- CBS CEO Leslie Moonves could reportedly make up to $US280 million if he is fired over an embattled potential merger between CBS and Viacom, Bloomberg reported.
- CNBC reported on Wednesday that Shari Redstone, the controlling shareholder of CBS and Viacom, was “likely” to remove Moonves as the head of CBS if merger negotiations between CBS and Viacom fell through.
- Moonves’ contract entitles him to $US150 million if he is fired before its expiration in 2021, Bloomberg reported.
- But his payout figure could reportedly balloon to $US280 million when taking into account CBS’ stock and potential performance over the next few years.
CBS CEO Leslie Moonves could make up to $US280 million if Shari Redstone, the controlling shareholder of CBS and Viacom through her company National Amusements, fires him over the embattled potential merger between the two TV companies, according to a Bloomberg report.
CNBC reported on Wednesday that Redstone was “likely” to remove Moonves as the CEO of CBS if merger negotiations between CBS and Viacom fell through, citing sources familiar with the matter.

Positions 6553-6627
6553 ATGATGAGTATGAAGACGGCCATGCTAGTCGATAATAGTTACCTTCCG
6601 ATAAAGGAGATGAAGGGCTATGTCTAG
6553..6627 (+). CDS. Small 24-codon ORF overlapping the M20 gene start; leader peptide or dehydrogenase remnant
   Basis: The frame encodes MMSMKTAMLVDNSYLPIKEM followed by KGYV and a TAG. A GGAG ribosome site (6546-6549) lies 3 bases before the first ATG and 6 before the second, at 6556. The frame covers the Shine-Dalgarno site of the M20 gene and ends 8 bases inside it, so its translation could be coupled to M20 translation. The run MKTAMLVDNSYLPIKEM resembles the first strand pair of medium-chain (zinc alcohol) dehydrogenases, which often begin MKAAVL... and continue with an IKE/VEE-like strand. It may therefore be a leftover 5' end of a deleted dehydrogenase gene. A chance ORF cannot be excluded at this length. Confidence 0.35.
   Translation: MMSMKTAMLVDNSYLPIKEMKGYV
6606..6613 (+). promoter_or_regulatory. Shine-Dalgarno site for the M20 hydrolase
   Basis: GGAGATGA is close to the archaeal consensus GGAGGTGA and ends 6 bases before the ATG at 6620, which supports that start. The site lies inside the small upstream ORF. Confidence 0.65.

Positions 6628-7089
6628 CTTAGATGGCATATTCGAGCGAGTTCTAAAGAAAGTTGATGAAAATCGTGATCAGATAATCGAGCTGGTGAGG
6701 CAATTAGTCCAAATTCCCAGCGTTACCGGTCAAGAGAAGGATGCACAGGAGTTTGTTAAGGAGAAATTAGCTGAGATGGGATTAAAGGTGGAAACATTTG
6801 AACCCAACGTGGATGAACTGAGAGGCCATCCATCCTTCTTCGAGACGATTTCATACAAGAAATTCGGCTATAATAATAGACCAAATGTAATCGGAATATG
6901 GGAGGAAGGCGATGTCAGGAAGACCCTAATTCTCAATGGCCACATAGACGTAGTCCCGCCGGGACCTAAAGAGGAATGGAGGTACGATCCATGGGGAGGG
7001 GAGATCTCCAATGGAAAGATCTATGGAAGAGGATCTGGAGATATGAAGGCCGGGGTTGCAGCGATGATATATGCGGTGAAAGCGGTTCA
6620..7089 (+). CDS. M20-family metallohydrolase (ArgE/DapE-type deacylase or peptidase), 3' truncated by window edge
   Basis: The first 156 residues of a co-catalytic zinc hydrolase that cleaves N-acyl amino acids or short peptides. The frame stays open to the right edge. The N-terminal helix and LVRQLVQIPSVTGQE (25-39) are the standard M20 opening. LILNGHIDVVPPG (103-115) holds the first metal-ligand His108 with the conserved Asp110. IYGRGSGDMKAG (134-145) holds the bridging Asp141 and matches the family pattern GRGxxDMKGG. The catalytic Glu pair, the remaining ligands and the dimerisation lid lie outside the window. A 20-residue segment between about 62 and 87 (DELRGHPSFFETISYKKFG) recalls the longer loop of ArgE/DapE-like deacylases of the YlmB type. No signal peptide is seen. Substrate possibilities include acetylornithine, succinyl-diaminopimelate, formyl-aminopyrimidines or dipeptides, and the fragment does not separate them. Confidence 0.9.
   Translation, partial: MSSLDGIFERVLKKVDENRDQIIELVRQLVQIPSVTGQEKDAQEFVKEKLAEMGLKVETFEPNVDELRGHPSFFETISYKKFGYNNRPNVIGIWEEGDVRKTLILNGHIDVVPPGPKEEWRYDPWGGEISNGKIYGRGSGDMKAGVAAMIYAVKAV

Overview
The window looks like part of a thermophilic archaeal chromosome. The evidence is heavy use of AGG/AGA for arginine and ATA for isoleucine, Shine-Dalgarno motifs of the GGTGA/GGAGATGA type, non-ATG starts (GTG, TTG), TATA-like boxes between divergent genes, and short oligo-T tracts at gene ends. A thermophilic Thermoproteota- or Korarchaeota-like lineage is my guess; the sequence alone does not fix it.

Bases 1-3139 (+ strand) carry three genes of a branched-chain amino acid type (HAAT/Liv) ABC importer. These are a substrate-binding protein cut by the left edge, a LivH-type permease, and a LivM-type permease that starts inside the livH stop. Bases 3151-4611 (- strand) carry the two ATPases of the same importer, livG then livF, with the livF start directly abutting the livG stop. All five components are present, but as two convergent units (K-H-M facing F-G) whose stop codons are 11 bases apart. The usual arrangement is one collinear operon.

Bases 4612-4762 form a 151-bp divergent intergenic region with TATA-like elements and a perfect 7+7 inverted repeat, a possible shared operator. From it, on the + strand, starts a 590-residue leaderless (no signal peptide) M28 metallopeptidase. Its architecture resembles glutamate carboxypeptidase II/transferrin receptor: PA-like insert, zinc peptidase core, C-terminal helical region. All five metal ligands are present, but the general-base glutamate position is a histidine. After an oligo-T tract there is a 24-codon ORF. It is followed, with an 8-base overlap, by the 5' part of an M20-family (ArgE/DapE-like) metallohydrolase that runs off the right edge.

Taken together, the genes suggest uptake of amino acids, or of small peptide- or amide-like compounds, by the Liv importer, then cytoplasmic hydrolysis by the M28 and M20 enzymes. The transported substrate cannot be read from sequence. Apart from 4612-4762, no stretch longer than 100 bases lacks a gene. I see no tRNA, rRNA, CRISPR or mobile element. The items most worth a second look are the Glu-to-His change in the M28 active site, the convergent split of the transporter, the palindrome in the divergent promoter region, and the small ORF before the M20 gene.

Moonves’ contract entitles him to $US150 million if he is fired before his contract expires in June 2021, Bloomberg reported. But his payout figure could reach up to $US280 million when taking into account CBS’ stock and potential performance over the next few years, according to Bloomberg.
CBS is expected to make a new offer for the purchase of Viacom, but the network’s bid is expected to be an insufficient price on Viacom’s side of the deal, CNBC reported Wednesday.
CBS originally made a “lowball offer” of about $US11.9 billion for Viacom (below market value), which was countered by Viacom with an offer of about $US14.7 billion, according to The Hollywood Reporter.
In a recent profile of the embattled potential merger, THR reported that Viacom’s struggling assets like MTV and Nickelodeon have made a merger plan “repellent to Moonves.” CBS and Viacom were previously part of the same company from 2000 to 2006, under the ownership of National Amusements, before Viacom spun-off as a separate company in 2006.
Redstone is expected to not only replace Moonves but the entire CBS board if a merger isn’t reached between the two companies, according to CNBC. But Bloomberg’s report would suggest that Moonves’ massive payout could throw a kink into that plan.
In a statement to Business Insider on Wednesday, a CBS representative touted Moonves’ track record, which is well-regarded by shareholders and the industry. “The industry and the marketplace know Leslie Moonves’ record and we think it speaks for itself,” the CBS representative said.
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